It still amazes me that – even with the abundance of new ways to find and hire talent, with the seemingly endless pool of graphic designers, copywriters and other creatives spanning the globe, and with so many ways to work together even when the members of a project team are separated by thousands of miles – boring logos and uninspired marketing still happen.

For the life of me, I can’t figure out why or how this can be.

Is it that the client doesn’t care about the logo? Is it because the client can’t tell a good logo from a lousy one? Is it that the folks designing the logo didn’t give the client any decent concepts to work with? If so, is the client simply afraid to hurt the designers’ feelings by telling them their designs are boring?

Who knows.

What I do know is this: If you design a logo – any logo, for absolutely anything in any industry – it had better be interesting enough for people to want to wear it on a T-shirt.

That’s one of the unspoken laws of logo design. It’s the ultimate litmus test: If people want to wear it on their clothes and accessories, if they want to buy the decals and the baseball hats, great. If not, maybe you need to go back to the drawing board.

Think of logos like Nike, Adidas, Starbucks, Apple, BMW, Harley Davidson, Oakley, K2, or even Superman’s “S”. These are all simple but exciting and effective marks. People want to wear them. In a very real way, a brand can be made cool or uncool by virtue of having a great or… not so great logo.

Certain events, like the Olympics Games, the World Cup (soccer), the Tour De France, the Superbowl (American football), the World Series (baseball), the US Open (tennis), the Kentucky Derby (horse racing), the Hawaii Ironman (triathlon) and the Masters (golf) generate a whole lot of excitement whenever they come around. In merchandising alone, some of these events can generate tens, even hundreds of millions of dollars in revenue, IF the merchandise (and the graphics printed on it) looks good enough to inspire a purchase.

Likewise, an exciting logo can attract more spectators and seriously impact the success of an event.

On the flip side, boring logos, boring marketing and uninspired promotional campaigns can stunt the growth and subsequent success of an event.

Case in point: The USA Cycling Pro Championships. This 2-day event is USA Cycling’s premier annual race. This is where each year, the US national professional cycling champion is crowned. This is a BIG deal in the world of American road cycling.

Sadly, when it comes to a logo for 2007, this hallowed event couldn’t come up with anything better than this:

Don’t get me wrong: It isn’t horrible. Part of the design is based on USA Cycling’s own logo, which is a nice by-the book effort to link the event to its governing body. Kudos on that. And the sponsor’s logo is there too, which is good. But man, is it generic, boring and stale. At least throw some stars and stripes in there or something. Make me look. Make me care. Make me want to buy the T-shirt, for crying outloud!

A handful of renegade cycling afficionados in Greenville decided to come up with their own designs this year – because they wanted a T-shirt to commemorate the event, but couldn’t stomach the thought of wearing the official logo. (I certainly don’t blame them, and look forward to wearing one of their unofficial designs.) By simply clicking and pasting a few images together, they came up with these two designs in about 45 minutes. (Note that in order to avoid copyright issues the name of the race in either design is not the same as the official race name. If this had been the real “official” design, the sponsor’s logo could have replaced the upper “2007” design element, and the accurate name of the race could have been used.)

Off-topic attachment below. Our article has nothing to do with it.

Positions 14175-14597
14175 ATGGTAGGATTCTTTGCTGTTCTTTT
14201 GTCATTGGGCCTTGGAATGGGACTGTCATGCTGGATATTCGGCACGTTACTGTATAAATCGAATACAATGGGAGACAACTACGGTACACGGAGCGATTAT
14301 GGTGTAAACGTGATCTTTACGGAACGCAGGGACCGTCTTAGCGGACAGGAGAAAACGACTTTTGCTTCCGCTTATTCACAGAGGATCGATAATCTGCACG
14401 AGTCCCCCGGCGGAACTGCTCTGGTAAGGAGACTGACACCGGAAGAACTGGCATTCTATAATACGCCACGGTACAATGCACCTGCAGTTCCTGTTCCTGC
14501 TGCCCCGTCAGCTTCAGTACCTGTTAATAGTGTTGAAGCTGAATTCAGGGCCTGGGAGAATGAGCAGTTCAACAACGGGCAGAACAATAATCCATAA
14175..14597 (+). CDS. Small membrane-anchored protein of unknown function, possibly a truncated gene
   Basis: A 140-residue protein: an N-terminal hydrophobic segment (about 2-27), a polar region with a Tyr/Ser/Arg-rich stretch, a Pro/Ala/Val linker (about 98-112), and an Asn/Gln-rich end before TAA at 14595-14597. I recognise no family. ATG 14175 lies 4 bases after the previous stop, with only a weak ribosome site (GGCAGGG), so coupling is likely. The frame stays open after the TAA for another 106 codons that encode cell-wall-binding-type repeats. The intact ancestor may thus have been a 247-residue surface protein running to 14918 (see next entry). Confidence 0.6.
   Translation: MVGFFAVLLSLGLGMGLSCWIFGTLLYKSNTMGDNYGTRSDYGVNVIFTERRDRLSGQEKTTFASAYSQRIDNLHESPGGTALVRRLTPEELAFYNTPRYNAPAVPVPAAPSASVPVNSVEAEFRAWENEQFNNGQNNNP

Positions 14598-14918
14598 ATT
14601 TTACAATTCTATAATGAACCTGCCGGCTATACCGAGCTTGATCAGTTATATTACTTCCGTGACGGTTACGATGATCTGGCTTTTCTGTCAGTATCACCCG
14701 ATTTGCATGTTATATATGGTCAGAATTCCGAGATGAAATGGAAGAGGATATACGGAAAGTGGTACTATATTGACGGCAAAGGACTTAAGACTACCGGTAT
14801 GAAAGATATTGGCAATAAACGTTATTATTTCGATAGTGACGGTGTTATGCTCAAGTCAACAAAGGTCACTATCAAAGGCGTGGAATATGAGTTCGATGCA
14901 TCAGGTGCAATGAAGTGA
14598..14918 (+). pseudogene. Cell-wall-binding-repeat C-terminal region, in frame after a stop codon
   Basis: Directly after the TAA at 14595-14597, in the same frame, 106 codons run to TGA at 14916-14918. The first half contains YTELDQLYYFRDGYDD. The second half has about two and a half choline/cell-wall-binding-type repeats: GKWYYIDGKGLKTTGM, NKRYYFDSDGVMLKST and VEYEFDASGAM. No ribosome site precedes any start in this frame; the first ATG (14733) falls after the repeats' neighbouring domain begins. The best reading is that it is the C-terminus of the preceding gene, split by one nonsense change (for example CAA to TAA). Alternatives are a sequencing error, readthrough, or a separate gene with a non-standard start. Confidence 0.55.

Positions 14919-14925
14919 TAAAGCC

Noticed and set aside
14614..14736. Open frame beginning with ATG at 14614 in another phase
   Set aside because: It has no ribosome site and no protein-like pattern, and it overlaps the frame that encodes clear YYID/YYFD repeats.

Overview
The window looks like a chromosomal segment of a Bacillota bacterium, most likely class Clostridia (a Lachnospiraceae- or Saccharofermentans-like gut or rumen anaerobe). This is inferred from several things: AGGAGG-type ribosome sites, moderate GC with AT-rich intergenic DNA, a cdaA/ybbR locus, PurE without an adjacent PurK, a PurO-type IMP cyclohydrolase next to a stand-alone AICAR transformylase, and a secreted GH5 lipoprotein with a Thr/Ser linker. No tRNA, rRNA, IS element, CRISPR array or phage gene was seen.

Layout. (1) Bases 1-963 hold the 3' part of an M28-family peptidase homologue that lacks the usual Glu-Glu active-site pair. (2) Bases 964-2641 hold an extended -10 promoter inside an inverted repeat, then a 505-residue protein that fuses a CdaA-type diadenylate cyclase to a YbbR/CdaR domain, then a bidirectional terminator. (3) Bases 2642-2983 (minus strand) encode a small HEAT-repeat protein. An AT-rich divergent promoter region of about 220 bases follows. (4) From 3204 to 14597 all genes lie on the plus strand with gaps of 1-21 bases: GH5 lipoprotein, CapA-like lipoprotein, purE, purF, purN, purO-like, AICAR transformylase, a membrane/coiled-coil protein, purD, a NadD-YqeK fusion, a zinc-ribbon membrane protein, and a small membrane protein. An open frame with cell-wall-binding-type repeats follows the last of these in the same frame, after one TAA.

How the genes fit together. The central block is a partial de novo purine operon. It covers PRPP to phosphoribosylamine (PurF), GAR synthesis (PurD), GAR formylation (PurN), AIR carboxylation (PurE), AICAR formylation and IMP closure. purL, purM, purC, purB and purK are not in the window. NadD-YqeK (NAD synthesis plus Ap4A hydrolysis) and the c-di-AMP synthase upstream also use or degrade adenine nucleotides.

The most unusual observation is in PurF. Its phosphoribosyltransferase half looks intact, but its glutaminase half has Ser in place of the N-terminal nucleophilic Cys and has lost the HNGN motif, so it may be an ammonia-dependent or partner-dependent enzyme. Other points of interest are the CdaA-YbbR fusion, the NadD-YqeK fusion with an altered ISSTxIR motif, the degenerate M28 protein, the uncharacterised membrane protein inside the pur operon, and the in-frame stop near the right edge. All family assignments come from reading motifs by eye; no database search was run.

They may not be your cup of tea, but even as mere concept drafts, (or retro T-shirt designs) you can’t argue with the fact that they’re a whole lot more exciting and fun to look at:

My question is this: Why is it that the official logo – which probably took weeks to arrive at and cost thousands, if not tens of thousands of dollars for an established marketing/advertising firm to create – doesn’t hold a candle to the stuff that a handful of guys with absolutely no formal graphic design training put together for free and in mere minutes?

What’s going on here?

How can this be?

So… in closing, here is a quick message I want to send to all creative agencies who haven’t figured this out yet:

1) If you can’t come up with great work, someone else will.

2) Now that anyone with $500 can buy a laptop already loaded with image editing software and a browser that will provide unlimited access to Google images, it is only a matter of time before your clients and competitors realize that talent and inspired work is at least 3 billion times less likely to come from your organization than it is from anywhere else in the world.

3) Old school agencies’ fifty-year-old value proposition is dying before our very eyes, and thank goodness for that.

In the end, it takes passion to create great work, and it’s pretty obvious that whomever was ultimately responsible for the official race logo didn’t really care as much for the sport of cycling or the importance of the event as perhaps they should have.

Have a great weekend, everyone. F360 goes gaga for cycling this weekend, so stay tuned for updates, photo galleries, etc. Also be sure to check out Greenville’s very own Bicycle Design blog for further coverage of the event.